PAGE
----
As Clinton and Trump Debate Syria's Civil War, Its People Are Suffering — Here's Proof
As the civil war in Syria enters its fifth year, the world watches while leaders attempt to solve the humanitarian crisis. Hillary Clinton and Donald Trump argued over the issue during the second presidential debate on Monday, thrusting Syria's devastation into the spotlight once more. Despite the discussion, however, thousands of Syrians continue to suffer.
The Syrian conflict is complex and involves three dominant factions on the ground, and the United States and Russia by proxy. Civil war erupted in the country during the Arab Spring uprisings in 2011. As Egyptians took to the streets in protest of their government, other Arab countries like Tunisia, Libya, Yemen, and Syria followed. As government forces grew increasingly more violent toward protesters, even opening fire on unarmed protesters, the opposition gradually took arms, and the country descended into civil war. President Bashar al-Assad, who has been in power since 2000, has refused to relinquish his reign over the country despite the immense human cost. John Kerry, the United States secretary of defense, even called for Assad and his allies to be investigated for war crimes this year.
Fighting between antigovernment rebels and the Syrian Army ravaged the capital city of Damascus and the country's largest city, Aleppo, by 2012. In 2013, the United Nations estimated over 90,000 people had been killed in the conflict; by 2015 that number had increased to over 250,000 people, according to the BBC. As Syria descended into chaos, the Islamic State's (ISIS) presence in the Middle East strengthened. ISIS entered Syria's battleground in 2013 and captured the Syrian city of Raqqa, complicating the conflict exponentially.
The Syrian people pay the ultimate price for this ongoing conflict.
Perhaps even more precarious is the involvement of global powers in Syria. The United States has been fighting ISIS in Iraq since it gained prominence in 2014 and drove Iraqi forces out of several cities. In Syria, the United States has also aligned itself with the predominantly Sunni rebels and blamed Assad for the horrific humanitarian crisis across the country. Specifically, the US provides limited military support to the rebel group National Coalition For Syrian Revolutionary and Opposition Forces — however, there are factions of rebels that the US does not support.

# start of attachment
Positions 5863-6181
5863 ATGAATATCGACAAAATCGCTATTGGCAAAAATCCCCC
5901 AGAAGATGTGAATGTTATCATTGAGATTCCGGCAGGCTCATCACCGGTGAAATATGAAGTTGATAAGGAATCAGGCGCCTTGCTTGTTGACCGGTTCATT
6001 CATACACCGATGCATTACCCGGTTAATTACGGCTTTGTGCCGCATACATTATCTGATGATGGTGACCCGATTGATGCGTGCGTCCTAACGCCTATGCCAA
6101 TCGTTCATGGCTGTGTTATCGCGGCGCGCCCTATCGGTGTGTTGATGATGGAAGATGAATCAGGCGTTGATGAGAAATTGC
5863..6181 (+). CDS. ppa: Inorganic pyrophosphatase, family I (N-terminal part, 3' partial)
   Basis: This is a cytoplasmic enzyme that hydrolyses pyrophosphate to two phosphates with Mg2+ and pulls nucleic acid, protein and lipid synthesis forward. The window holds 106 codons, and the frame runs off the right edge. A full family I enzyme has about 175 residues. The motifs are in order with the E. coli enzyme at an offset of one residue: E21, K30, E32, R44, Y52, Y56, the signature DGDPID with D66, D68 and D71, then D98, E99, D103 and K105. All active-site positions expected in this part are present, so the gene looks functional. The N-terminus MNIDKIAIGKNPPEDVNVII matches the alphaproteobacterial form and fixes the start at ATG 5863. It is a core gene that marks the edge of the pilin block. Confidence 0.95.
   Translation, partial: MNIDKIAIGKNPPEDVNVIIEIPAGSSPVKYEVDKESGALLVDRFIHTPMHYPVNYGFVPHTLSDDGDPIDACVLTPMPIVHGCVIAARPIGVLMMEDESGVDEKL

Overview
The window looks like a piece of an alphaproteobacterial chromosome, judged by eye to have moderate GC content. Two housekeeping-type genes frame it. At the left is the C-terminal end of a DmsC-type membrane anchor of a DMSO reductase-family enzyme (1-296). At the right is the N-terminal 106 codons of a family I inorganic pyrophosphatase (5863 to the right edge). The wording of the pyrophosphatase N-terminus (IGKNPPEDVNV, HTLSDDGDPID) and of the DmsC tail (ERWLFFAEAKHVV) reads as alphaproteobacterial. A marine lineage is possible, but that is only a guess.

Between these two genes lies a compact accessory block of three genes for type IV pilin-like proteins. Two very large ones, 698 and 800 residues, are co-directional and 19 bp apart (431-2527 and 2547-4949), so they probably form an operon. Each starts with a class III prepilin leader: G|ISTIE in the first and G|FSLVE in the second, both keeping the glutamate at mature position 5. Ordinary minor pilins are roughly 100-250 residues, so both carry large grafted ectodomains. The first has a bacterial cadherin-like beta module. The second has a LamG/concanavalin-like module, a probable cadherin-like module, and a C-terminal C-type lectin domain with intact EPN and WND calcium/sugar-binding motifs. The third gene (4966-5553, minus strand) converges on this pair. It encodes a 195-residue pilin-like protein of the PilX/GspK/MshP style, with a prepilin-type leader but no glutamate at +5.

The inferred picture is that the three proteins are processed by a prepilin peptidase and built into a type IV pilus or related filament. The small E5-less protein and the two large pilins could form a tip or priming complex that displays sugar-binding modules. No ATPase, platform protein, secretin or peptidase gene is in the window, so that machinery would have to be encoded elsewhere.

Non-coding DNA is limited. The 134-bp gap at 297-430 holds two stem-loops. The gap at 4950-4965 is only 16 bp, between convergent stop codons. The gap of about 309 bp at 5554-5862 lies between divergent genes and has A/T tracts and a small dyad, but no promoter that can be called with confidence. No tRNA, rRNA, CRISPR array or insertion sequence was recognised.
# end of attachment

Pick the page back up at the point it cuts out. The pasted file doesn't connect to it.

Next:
Then there's Russia. Assad asked the country to intervene under the guise that Russia would be fighting ISIS. Since 2015, when Russia entered the conflict, it has been bombing rebel-held territories while claiming ISIS was the target. To complicate matters even more, an American- and European-led coalition has also launched airstrikes on ISIS-controlled territories in Syria. That coalition consists of the United States, Britain, France, Germany, Australia, Italy, and the Netherlands. Russian forces have even come close to causing an international incident by attacking that coalition: they bombed an American and British outpost in Northern Syria in July.
As tensions continue to escalate in the region and a proxy war essentially transpires, Syria has also become a central issue in American politics, specifically between Clinton and Trump. Both candidates have offered opposing views on the conflict. Trump has praised Russia's supposed attacks on ISIS, and in the second debate, he disagreed with his running mate, Mike Pence, on the possibility of using military force against Assad's army. Clinton has called for military intervention in the region and an institution of a no-fly zone over Syria. Clinton's policy is markedly more hawkish than President Obama's. Rather than stationing troops on the ground in Syria and Iraq to defeat ISIS, Obama has called for arming and training some factions of rebels. And remember Gary Johnson's astoundingly bad "Aleppo moment"? The Libertarian candidate was unable to place what, let alone where, Aleppo was when asked by a pundit about the crisis on MSNBC.
The Syrian people pay the ultimate price for this ongoing conflict. Over 4.5 million people have escaped the war-torn country since 2011. Refugees have been pouring into neighboring countries, often risking their lives on the way, leading to another humanitarian crisis across Europe. Within Syria, over 6.5 million people have been displaced, and of that remaining population, 70 percent do not have access to water, according to the BBC.
As cease-fire agreements fail and Russian-led airstrikes ravage Aleppo, including humanitarian aid convoys, hundreds of civilians are dying daily. The images coming out of the country are harrowing. No one will ever forget the photo of an injured Syrian boy, Omran Daqneesh, as he sat covered with dust in an ambulance. These other pictures, taken in October and September 2016, illustrate just how tragic this civil war is and who it predominantly affects — innocent people.
Warning: some of the following images are graphic.